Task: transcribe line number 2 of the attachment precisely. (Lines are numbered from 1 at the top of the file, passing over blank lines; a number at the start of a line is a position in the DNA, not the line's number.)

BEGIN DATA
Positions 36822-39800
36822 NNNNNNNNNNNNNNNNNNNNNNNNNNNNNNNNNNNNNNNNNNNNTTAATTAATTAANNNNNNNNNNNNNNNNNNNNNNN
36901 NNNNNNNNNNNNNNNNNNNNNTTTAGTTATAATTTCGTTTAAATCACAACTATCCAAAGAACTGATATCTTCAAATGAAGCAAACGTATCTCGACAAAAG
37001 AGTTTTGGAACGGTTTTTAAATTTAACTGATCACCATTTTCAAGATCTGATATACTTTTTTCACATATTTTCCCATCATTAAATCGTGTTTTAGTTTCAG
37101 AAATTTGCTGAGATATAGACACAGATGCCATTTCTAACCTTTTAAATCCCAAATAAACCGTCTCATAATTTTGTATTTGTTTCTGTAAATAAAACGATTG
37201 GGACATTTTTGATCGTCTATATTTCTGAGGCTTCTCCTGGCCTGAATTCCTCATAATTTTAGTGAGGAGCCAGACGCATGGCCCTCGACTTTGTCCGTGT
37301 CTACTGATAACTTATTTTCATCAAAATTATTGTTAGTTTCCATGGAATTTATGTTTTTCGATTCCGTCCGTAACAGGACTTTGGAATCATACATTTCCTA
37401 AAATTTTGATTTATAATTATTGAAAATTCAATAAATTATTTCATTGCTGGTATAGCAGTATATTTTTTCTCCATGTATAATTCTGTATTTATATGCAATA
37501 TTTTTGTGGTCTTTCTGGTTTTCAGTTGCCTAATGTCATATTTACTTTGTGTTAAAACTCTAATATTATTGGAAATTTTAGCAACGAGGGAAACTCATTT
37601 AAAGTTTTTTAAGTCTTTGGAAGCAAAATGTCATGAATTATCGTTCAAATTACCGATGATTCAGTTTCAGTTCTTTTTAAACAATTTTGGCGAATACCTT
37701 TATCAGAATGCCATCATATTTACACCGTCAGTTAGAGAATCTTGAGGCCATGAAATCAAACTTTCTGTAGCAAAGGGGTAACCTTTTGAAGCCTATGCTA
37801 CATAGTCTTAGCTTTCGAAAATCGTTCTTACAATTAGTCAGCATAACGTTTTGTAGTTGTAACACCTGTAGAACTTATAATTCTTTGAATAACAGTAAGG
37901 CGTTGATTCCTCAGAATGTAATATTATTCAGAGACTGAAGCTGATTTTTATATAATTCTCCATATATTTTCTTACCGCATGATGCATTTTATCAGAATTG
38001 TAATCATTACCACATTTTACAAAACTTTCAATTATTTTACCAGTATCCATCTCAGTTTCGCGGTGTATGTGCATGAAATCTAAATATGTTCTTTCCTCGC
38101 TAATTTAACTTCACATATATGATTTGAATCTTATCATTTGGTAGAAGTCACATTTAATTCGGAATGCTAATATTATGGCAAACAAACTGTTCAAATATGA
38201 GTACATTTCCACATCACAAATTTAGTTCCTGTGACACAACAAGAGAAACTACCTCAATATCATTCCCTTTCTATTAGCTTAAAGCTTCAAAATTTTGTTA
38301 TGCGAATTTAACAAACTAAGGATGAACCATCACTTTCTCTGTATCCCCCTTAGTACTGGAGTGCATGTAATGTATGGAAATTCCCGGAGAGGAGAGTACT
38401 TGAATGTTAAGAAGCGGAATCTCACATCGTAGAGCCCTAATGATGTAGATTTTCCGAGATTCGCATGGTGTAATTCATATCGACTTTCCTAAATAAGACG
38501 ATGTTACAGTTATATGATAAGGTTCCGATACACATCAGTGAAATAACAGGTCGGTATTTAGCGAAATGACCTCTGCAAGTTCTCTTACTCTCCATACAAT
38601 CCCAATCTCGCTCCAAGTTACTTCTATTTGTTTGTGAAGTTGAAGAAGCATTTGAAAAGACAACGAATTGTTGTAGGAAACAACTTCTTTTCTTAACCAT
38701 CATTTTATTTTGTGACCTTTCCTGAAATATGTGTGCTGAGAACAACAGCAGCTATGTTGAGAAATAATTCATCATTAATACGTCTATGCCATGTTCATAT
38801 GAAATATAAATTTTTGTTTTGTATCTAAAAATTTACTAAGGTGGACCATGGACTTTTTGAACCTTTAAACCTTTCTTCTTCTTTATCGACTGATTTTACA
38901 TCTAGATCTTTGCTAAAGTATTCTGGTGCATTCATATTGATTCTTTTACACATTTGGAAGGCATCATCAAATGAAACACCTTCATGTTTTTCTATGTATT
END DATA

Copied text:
36822 NNNNNNNNNNNNNNNNNNNNNNNNNNNNNNNNNNNNNNNNNNNNTTAATTAATTAANNNNNNNNNNNNNNNNNNNNNNN